Belgium heads into 2017 with positive momentum on the back of strong economic data.
All in all, job growth in 2016 exceeded that of 2015. The government’s mantra of “Jobs, jobs, jobs” is paying off, as figures reveal employment growth throughout the country. Unemployment rates dropped by 5% in Wallonia and 5.9% in Flanders, and youth unemployment has also decreased, particularly in Brussels. Of the 42,000 new jobs created last year, many can be attributed to the competitive measures taken by the Michel Government, including the ‘tax shift’ and ‘index jump’. Job creation is clearly linked to decreasing – albeit still too high – labor costs. The wage handicap between Belgium and its neighboring countries shrank to 10% in 2016, and this gap will continue to narrow as the recently approved reform of the 1996 Law on Competitiveness is implemented.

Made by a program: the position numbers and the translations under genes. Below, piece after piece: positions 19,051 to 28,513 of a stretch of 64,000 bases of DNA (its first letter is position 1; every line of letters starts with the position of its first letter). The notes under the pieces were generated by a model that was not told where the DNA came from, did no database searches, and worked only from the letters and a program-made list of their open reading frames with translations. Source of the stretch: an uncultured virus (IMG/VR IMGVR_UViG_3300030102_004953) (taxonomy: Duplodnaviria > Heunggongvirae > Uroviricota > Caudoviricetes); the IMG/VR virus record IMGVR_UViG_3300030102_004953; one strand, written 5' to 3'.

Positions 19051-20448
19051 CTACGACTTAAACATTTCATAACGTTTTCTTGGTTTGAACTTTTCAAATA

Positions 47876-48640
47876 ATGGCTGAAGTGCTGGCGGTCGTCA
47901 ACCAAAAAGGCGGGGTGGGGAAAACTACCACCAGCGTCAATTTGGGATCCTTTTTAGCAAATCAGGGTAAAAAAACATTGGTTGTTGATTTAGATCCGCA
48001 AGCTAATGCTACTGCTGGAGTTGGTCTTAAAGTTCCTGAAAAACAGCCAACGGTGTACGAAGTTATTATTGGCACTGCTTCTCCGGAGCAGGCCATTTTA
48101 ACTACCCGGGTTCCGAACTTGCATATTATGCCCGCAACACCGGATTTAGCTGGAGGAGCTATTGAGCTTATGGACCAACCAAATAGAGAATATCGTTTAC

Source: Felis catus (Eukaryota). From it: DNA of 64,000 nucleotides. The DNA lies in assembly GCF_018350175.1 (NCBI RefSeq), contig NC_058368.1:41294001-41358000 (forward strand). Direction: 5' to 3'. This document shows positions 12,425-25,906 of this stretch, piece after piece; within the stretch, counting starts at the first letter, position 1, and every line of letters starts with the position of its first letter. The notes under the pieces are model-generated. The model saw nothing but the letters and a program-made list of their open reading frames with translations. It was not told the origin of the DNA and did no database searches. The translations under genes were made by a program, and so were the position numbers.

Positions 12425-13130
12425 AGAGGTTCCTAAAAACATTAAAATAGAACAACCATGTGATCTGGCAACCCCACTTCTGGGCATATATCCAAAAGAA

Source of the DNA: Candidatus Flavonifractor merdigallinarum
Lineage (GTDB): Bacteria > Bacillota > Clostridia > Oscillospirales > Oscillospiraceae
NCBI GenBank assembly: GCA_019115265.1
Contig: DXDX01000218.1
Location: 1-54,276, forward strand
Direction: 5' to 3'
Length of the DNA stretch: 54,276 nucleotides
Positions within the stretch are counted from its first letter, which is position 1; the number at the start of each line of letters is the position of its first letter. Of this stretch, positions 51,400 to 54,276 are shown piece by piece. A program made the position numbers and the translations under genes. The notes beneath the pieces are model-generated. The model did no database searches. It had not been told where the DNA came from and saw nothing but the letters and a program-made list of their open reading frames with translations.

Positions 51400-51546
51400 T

These wage moderation policies benefit exporting companies in particular, which tend to be larger companies. In fact, three out of four jobs created in the private sector since the Michel Government took office in the third quarter of 2014 have been generated by companies with more than 200 employees., i.e. large companies.
Company creation is another sign of a healthy economy. 88,419 new companies were set up in 2016, representing 7% more startups than in 2015. Entrepreneurs’ confidence, coupled with the lowest number of bankruptcies in six years, are tangible and positive indicators of the country’s improved economic climate. AmCham Belgium looks forward to working with all levels of government to strengthen these encouraging trends in 2017.